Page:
Jack Cheng:

That’s what most people do. They keep waiting and waiting until they have enough saved up, find the right idea or until they’re in a position with more responsibility. But conditions are never perfect. And when we’re so focused on our plans, we lose sight of the openings in front of us. Instead of plans we need habits. Habits of taking risks. Habits of keeping our eyes open for new opportunities. Habits of putting ourselves in situations that force us to grow and change. We can all introduce a little chaos into our lives.

Holy Hanna, what a sweaty male armpit of a show. Average age, I’d say, at a guess, was in the late 30’s, early 40’s. Older, balding, grizzled, overweight, zombified manboys in t-shirts and faded old clothes, shambling, ghoulish prospectors of dead dreams and junk, panning about with their crumpled want lists and thumb oil-soaked notebooks of who to hit up for what drawing or signature or who to browbeat into a 2-out-of-3 falls Texas Submission Monologue Death Conversation Match.

2 VMWare Fusion tips

I’ve enjoyed having VMWare Fusion on my MacBook, as it’s made the transition from a PC to a Mac easier. Also, since I now have only the MacBook, I’m able to easily duplicate what I had on the old PC and to edit work documents on my copy of Microsoft Office. But I hit a few roadblocks the other night (on deadline, of course), so thought I’d document their solutions here.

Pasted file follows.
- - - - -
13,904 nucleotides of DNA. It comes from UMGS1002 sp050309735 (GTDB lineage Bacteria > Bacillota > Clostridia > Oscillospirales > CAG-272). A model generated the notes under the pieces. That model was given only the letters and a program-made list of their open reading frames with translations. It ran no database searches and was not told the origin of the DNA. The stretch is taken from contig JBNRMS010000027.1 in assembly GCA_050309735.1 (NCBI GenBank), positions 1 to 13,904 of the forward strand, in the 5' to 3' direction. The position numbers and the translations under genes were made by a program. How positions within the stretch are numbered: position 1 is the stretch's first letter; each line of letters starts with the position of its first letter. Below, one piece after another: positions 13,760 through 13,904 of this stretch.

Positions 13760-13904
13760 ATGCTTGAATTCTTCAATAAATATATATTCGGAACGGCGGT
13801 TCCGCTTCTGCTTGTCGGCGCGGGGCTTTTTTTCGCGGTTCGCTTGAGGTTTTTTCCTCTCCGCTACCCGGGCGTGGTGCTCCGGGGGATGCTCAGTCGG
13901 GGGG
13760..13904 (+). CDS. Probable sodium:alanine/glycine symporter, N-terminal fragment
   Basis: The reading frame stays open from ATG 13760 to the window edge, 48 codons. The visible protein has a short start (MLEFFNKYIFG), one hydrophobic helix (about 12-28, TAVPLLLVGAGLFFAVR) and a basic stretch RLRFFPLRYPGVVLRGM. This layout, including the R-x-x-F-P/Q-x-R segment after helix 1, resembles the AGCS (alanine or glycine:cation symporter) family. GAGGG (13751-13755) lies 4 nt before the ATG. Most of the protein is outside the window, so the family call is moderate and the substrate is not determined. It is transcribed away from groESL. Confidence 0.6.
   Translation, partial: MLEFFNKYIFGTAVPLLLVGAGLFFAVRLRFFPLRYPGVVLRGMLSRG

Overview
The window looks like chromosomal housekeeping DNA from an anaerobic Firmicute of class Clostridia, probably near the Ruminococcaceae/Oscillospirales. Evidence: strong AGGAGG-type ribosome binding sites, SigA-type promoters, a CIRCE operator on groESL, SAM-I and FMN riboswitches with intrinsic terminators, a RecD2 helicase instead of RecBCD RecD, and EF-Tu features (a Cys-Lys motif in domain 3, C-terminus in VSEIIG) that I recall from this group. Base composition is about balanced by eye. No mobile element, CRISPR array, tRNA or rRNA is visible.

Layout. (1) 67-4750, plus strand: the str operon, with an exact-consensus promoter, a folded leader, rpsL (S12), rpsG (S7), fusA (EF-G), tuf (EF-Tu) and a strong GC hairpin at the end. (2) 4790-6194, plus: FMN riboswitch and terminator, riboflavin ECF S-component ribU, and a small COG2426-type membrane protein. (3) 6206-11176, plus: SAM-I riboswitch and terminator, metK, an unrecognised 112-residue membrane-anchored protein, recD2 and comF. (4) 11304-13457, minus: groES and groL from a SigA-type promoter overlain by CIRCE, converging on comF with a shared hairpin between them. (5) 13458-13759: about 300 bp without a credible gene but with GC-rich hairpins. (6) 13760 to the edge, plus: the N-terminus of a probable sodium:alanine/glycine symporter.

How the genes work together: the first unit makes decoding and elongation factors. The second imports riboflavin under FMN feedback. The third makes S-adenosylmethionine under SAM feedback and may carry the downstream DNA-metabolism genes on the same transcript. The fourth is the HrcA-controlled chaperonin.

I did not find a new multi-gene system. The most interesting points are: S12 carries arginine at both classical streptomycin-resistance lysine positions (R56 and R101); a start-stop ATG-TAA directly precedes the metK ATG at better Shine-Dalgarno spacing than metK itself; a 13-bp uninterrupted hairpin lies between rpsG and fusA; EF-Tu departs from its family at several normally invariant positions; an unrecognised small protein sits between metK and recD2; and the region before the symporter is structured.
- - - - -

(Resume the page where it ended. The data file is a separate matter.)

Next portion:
• I had installed a lot of Windows apps and got the warning that there was only about 1GB of hard drive space left on the virtual disk. I thought I’d allocated enough room, but 10GB wasn’t enough. I went into Fusion’s Settings and allocated 20GB. No dice. Still didn’t work. But this excellent tutorial video on the Fusion site shows step-by-step how to create a virtual disk that will grow as the VM grows.
  • I’d hoped to save my files in one place only on my Mac, and not have to store files in both my Mac and Windows environments. But from within Windows, opening those shared folders was painfully slow and so I reconciled myself to having two separate sets of files to manage. BUT. A search through the VMWare Fusion Forum offered a user’s solution that hit the nail on the head: the Avast anti-virus software in Windows was causing the slowdown. Add the Fusion shared folders to Avast’s exclusion list so it doesn’t attempt to scan any files it finds there. With that setting in place, opening Mac files from within Windows is as quick as opening them from the Finder. At last, I can have one set of documents in one place.
  • No better time to promote Joe Kissell’s newest e-book, Take Control of VMware Fusion 2. These Take Control books are inexpensive and the best way to get acquainted with Macs.
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